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12.11.16

Religious and secular cults

Going Clear was a book that my brother brought to the breakfast table and that reminded me of  a great thing about Scientology--that it is a secular cult.  So by study of Scientology one can come to grasp the characteristics of  cult without any religious overtones. But to get a clear view of what a cult is, I also found a certain Hindu religious cult to be helpful - that was Adi Da. 

I have mentioned before that to see what a cult is (and especially to see if the religious group one is involved with is really a cult), the best thing is to study these two groups, and the writings of people that were brave enough to leave the cult after being enslaved for many years.

[An important factor for me is that I can stomach them to some degree. Other cults are so bad that I simply can't read about them. Other cults also have religious overtones for me that are too close to my own beliefs, so I can't look at them objectively.]


 In Torah. there is  are  some mystic things going on. The best parts of that aspect also seem to be in the Middle Ages with  Avraham Abulafia. and later  on around the 1500's with Isaac Luria. Those two seem the best. There were two pretty great people after Isaac Luria which developed that tradition Shalom Sharabi and Yaakov Abuchatzaira. That is the basic outline of the best parts of those two traditions. 

The trouble with the mystic tradition is it fell into the Dark Side; and thus the world of Orthodox has a great deal of trouble because it mainly consists of cults that are claiming some exclusive access and knowledge of Isaac Luria. 

I do not know how to deal with these problems except by private prayer towards God--to pray and ask help in one's on language t be save from what one needs to be saved from. And to learn Musar. That is Torah books from the Middle Ages before the Dark Side gt to be  a part and almost the whole of Orthodox.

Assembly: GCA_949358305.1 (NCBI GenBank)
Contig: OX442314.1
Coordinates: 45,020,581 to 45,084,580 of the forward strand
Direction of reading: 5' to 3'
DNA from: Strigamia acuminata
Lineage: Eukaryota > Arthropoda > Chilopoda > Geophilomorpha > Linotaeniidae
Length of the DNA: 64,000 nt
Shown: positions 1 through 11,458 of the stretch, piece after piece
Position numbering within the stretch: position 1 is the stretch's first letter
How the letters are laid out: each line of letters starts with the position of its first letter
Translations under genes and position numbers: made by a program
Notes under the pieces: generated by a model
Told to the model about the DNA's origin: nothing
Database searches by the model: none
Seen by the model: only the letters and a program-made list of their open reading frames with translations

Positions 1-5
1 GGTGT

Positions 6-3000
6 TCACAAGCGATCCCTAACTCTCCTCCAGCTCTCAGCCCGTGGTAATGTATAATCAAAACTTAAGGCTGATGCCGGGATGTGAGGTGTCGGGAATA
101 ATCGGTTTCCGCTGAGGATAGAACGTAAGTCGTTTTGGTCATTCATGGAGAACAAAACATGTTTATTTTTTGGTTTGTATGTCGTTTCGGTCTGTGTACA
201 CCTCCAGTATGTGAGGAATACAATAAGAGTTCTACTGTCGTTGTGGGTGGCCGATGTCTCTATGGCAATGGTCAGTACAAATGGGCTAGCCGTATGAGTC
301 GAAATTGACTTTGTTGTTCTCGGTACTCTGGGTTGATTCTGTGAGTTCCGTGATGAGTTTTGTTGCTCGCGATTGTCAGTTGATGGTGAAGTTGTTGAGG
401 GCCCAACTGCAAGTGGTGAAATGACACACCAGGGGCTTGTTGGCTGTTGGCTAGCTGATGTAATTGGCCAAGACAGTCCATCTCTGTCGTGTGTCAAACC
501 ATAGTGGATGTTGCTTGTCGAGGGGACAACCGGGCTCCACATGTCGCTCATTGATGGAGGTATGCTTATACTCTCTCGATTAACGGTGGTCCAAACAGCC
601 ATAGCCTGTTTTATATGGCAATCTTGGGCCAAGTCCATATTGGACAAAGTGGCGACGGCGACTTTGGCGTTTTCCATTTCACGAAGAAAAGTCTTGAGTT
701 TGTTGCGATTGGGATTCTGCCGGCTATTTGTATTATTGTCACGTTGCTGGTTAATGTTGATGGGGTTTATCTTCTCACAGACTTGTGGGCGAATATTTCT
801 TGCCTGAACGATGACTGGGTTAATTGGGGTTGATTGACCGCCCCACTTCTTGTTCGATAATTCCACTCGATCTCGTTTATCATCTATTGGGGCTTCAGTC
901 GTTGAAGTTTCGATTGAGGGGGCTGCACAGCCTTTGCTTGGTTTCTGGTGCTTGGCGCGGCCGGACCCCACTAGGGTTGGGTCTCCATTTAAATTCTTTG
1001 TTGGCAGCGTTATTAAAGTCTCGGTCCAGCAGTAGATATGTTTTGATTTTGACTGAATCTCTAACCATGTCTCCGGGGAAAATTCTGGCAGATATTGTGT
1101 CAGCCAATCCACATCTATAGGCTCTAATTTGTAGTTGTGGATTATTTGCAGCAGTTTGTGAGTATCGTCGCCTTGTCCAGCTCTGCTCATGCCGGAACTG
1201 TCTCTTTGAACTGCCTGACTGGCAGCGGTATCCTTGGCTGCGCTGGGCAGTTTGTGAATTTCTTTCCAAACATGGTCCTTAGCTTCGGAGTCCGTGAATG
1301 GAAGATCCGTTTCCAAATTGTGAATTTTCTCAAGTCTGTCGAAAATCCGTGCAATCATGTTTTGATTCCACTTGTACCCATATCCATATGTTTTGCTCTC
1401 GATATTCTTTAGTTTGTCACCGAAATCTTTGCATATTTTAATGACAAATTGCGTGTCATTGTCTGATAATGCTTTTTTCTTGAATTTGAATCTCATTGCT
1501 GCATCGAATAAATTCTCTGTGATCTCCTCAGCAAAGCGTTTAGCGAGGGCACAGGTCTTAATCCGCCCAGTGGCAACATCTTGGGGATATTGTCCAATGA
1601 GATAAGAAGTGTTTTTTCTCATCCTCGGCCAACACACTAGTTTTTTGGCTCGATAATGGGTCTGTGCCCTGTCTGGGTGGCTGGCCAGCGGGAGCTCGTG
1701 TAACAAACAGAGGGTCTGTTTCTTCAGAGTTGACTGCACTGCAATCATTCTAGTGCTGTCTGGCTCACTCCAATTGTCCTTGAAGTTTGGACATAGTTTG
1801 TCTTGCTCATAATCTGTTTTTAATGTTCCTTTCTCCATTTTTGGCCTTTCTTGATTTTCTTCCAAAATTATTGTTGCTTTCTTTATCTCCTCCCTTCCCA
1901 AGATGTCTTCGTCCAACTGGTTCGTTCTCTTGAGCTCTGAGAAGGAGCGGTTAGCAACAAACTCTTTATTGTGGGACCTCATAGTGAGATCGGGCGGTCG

I have to mention that God does not seem to answer prayer unless it comes with a change in deeds. Therefore I believe if you see God is far, then you need to try to determine what it is in your life not as God wills it, and to make a commitment to change.  

Not to take some good thing and accept it, but rather something that you already have good reason to believe is Gods will for you personally.
Personal failings you think you need to correct-the best thing is to make a commitment (without an oath) to correct.


That is there are things which are good to do as a general rule: learning Musar of Reb Israel Salanter, learning the books of the Gra, learning the Av Ezri of Rav Shach. But when I say to make commitments to act right I am referring to things you already know you need to improve but are simply lacking the will power. I believe doing this can make a breakthrough in you life and brings you wishes and needs before God. Commitments have to be possible to keep. The only thing in the way is lack of desire or willpower.
Still there are general things which are important to do even without making a specific commitment. That is to learn Musar. The reason is that Musar [books of Torah ethics written during the Middle Ages] give the most straight and simple way of keeping the holy Torah. That is why all teh cults ignore Musar. They are afraid people will read Musar and discover what the Torah really requires of men and women. And that is not what thy cults say.